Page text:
CEO Steve Rowe, who stepped into the role in April, admitted in Tuesday’s interim update that “these are tough decisions, but vital to building a future M&S that is simpler, more relevant, multi-channel and focused on delivering sustainable returns."
While Rowe said the group was seeing ‘early signs’ of recovery in its clothing and home division, total sales throughout the period declined 5.9%, prompting the purge of more stores in the UK.
Under Rowe’s direction, the FTSE 100 outfitter has laid out a five-year plan to revamp its retail estate, which it estimates will cost £50m per annum for the first three years. The plan will see the repositioning of 25% of its in-store clothing and home space and the continued rollout of its Simply Food stores.
Rowe’s new vision for the business also involves scrapping many of its wholly-owned markets in favour of its more profitable franchise model. While M&S will continue to operate owned businesses in the Republic of Ireland, Hong Kong and Czech Republic, it said it will pull 53 stores in ten markets, including China and France, which have underperformed in recent years. It is estimated the proposed closures will affect close to 2,100 employees.
The Share Centre’s investment research analyst Ian Forrest was positive about M&S’ renewed focus on food, predicting the move should improve food sales, which were down 0.9% on a like-for-like basis over the first half of the year.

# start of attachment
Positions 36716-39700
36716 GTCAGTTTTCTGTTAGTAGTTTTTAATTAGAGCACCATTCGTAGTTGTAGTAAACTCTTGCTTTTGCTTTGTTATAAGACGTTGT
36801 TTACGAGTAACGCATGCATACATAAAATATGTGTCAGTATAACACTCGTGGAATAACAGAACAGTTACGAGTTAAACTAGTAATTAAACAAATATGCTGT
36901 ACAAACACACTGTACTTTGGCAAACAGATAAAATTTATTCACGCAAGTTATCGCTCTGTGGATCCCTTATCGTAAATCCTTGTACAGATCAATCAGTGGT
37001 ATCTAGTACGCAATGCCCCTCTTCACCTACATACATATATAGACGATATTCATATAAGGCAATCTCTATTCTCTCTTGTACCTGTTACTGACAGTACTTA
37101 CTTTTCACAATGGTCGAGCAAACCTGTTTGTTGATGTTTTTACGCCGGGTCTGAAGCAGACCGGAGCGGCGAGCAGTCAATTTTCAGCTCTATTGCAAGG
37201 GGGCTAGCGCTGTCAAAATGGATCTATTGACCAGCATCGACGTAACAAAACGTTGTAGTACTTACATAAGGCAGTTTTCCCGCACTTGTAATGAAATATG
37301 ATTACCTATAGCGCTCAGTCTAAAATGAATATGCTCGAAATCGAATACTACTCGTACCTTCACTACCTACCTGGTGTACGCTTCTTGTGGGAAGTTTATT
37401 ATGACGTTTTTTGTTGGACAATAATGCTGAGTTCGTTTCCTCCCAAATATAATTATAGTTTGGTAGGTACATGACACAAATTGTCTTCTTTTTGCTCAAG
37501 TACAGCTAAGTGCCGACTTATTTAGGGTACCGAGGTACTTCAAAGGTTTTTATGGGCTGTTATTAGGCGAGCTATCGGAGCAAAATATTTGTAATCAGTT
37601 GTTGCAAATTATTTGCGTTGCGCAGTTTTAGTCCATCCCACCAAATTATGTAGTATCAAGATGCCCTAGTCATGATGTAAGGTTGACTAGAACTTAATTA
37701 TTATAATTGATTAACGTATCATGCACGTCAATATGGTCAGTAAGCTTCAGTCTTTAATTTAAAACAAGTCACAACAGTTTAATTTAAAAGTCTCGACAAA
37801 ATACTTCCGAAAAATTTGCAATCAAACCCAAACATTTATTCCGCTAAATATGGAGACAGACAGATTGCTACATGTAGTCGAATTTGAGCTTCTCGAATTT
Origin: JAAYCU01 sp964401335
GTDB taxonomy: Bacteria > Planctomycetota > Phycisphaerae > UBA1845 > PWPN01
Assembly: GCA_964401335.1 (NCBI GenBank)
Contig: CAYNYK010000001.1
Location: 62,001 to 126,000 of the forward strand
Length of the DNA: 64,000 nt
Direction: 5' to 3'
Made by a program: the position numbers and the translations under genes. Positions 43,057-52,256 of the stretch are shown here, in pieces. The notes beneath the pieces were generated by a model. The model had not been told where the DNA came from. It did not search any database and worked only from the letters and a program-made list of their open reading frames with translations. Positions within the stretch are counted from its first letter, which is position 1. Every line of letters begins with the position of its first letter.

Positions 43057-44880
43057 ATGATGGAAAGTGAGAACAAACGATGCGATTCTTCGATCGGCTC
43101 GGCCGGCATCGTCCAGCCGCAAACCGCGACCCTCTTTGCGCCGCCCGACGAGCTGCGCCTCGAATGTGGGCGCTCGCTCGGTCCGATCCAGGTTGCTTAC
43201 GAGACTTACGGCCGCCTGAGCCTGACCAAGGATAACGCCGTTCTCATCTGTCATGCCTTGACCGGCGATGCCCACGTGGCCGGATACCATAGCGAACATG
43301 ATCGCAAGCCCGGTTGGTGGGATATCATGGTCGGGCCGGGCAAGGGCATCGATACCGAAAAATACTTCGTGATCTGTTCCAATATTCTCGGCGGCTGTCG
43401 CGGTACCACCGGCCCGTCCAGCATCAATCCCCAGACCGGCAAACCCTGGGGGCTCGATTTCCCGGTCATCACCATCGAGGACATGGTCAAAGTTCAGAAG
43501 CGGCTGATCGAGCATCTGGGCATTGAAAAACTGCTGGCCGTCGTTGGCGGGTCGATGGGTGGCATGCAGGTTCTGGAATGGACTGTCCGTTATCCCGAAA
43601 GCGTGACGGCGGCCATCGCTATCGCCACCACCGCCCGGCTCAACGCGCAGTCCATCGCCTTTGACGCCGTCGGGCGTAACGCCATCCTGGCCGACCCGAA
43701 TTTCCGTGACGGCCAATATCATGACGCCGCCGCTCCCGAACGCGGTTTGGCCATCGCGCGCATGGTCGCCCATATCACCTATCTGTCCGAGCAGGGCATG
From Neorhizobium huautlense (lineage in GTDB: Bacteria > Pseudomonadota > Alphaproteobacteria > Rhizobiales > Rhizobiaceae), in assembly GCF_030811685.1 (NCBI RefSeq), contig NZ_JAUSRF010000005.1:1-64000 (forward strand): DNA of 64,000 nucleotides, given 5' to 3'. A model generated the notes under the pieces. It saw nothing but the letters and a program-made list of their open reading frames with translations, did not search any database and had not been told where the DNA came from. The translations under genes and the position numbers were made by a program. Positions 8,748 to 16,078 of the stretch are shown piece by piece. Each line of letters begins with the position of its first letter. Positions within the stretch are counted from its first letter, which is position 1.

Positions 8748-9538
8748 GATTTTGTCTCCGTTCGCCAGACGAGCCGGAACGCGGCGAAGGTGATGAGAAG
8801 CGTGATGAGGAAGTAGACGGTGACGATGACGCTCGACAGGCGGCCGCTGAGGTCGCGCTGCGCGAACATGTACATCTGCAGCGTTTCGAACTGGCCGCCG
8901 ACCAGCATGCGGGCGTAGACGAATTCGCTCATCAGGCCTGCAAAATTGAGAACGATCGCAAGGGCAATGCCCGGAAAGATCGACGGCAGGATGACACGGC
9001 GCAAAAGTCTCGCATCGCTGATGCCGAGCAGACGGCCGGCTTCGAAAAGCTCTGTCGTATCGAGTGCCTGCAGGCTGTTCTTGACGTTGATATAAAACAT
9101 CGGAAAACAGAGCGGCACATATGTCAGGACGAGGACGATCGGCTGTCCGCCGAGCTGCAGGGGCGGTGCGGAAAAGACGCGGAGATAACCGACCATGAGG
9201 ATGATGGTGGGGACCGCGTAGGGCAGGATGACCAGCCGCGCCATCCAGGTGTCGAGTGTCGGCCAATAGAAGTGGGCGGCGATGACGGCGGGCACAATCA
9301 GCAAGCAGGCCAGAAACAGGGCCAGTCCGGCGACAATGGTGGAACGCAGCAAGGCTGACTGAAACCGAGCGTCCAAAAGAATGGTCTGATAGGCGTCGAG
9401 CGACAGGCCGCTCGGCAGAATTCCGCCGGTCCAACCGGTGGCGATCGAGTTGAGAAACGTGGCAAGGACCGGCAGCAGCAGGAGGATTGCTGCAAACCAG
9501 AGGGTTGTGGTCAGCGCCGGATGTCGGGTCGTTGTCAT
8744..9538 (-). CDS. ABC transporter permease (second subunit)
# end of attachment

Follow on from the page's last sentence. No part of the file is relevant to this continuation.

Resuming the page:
“There was a lot of news for the market to absorb today but the decision to reduce the clothing and home part of the business makes sense while it assesses the results of the changes it is making in that part of the business,” Forrest said.
However, Forrest confirmed the Share Centre’s recommendation is still under review as it considers the impact of Rowe’s plan. “The dividend remains attractive and the food business is resilient, but we will have to see if the encouraging early results of the changes in clothing and home are sustained,” he asserted.
Tuesday’s trading update underscored to many commentators that M&S still has a long road ahead. The British retailer’s underlying profits slumped 19% to £231.3m in the 26 weeks to 1 October, though group revenue edged up 0.9% to £4.99bn.
Retail Vision director John Ibbotson also had doubts about M&S’ ability to revive its clothing brand, calling its “humiliating withdrawal from ten overseas markets … nothing less than a Dunkirk moment for an iconic British brand.”